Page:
Brown’s truck is surrounded by businesses. Many of her customers stop by to grab a bite on their way in to work or during their lunch break. Customers can call in orders to go, so their food is ready when they arrive. “I say I’m a small-batch bakery and eatery, so I do a few cinnamon rolls, a few muffins; I make popovers both savory and sweet,” Brown explained.

“They’re all things you can grab if you didn’t have time to wait the 6 minutes for me to make you a breakfast burrito,” she said.

Brown offers breakfast sandwiches, breakfast burritos and scrambles for customers looking for a heartier breakfast. “Those are my three egg options in the morning, and you can get those with sausage, ham, bacon or roast beef, a variety of vegetables or cheeses, and then I make a salsa and have sour cream,” said Brown.

Her specialty is cinnamon rolls, which sell out most days. All of her baked goods are made from scratch, and sometimes she adds bits of cheesecake or pecans to her cinnamon rolls to enhance the flavor. Brown uses organic flour, butter, sugar and eggs to make all of her food. “There’s no filler or additives in my foods, just basics,” she said. “If your great-grandmother didn’t cook with it, neither do I.”

Brown has always loved baking. In high school and college, she sold her homemade cookies and cookie dough to make money. “I would bake cookies and go through the dorms and be like, $1 cookies!” Brown said. Before she opened the food truck, she was volunteering her baking skills to keep up the quality of her work up. She would bake birthday cakes for families who didn’t have the means and baked goods for fundraisers.

A Broken Angel

Richard Hull, co-owner and chef of A Broken Angel, is one of the few food truck owners in town who specialize in vegan meals. “I’ve always loved brunch,” said Hull. “I’ve opened 12 restaurants in Oklahoma and two of mine were based around brunch.”

After moving to Bend from Oklahoma, Hull decided to start cooking without any animal products. “I think what we’re trying to do is educate people on how to feed themselves in a more humane, sustainable way,” said Hull. “And it’s very easy, it’s just getting out of that rut that you’ve gotta have those main things.”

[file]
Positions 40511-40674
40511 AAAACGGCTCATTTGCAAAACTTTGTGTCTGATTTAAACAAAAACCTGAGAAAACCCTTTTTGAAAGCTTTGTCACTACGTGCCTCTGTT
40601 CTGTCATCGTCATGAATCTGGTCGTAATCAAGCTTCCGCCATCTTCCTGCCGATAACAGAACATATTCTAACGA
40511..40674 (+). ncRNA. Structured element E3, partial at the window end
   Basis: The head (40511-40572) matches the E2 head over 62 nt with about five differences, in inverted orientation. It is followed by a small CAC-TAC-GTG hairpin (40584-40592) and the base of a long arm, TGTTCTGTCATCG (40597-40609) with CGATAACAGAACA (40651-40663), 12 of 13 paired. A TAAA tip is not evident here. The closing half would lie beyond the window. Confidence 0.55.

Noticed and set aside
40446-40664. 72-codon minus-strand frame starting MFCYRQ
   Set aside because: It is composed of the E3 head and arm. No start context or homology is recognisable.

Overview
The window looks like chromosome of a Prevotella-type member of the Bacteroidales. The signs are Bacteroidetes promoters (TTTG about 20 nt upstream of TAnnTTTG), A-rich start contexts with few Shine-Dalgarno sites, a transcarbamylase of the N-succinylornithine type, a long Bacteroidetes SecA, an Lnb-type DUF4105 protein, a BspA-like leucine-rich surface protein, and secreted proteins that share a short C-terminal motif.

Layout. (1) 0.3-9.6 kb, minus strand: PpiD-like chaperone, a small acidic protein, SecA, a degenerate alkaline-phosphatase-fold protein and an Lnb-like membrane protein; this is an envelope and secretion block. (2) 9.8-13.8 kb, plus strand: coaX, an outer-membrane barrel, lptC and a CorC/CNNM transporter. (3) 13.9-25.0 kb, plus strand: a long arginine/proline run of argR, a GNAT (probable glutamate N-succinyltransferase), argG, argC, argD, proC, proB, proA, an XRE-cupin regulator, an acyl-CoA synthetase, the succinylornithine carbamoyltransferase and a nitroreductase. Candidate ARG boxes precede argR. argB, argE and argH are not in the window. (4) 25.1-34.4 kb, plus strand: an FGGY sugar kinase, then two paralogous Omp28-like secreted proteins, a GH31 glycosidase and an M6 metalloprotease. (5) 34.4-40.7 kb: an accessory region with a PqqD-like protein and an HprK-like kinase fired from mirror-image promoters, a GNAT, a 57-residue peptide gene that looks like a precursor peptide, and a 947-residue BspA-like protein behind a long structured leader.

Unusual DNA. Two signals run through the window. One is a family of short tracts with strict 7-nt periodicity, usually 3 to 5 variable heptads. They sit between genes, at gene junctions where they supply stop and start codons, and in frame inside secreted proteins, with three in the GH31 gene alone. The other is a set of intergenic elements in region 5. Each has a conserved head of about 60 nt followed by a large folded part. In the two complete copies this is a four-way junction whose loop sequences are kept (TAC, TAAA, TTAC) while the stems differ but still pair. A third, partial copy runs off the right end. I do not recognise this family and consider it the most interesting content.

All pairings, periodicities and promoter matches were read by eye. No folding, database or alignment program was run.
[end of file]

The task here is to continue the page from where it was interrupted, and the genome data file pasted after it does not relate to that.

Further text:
When creating breakfast and brunch items, the lack of milk, eggs and bacon forces a chef to be creative in their menu.

“I think when you use animal products, you’re actually limiting yourself,” Hull said. “Most people, they’re just caught up in that eggs, bacon, sausage routine; they don’t really step out and think about other things.”

Some of Hull’s offerings include the big country, the Mt. Bachelor hash and griddle cakes. The dishes range from $5 to $8.

The top seller is the big country, which combines biscuits and wild mushroom gravy with the house scramble.

“I watched my gran. I started cooking with him in his kitchen at 4 years old, making biscuits, making gravy,” Hull said. “They’re just classic; it’s southern comfort, biscuits and gravy.”

The scramble is a combination of organic tofu, crimini mushrooms, roasted chilies, squash, caramelized onions and braised greens, seasoned with toasted curry powder and smoked paprika. “The toasted curry and smoked paprika give it that color, but a little bit of a smell factor that you get before you eat it,” said Hull.

The Mt. Bachelor hash is a roasted chili potato hash with wild mushroom gravy, braised greens, smoked turtle beans and avocado, accompanied by grilled corn tortillas.

“People are so in that zone where you have to have eggs to make things rise,” said Hull. “Really it just comes down to working with ingredients.”

The griddle cakes are vegan pancakes, made with flour, sugar, baking powder, vanilla and almond milk, and topped with bananas, peanut butter and blueberry syrup.

“It’s hard to find delicious vegan pancakes by a chef who specializes in vegan food, and made at an all vegan facility,” said Barbara Troyer, co-owner of A Broken Angel. “So this is a special treat for many people.”

— Reporter: 541-383-0351,

(Editor’s note: This article has been corrected. The original stated Scoutpost routinely served breakfast food. The food truck serves brunch on Saturdays and Sundays. The Bulletin regrets the error.)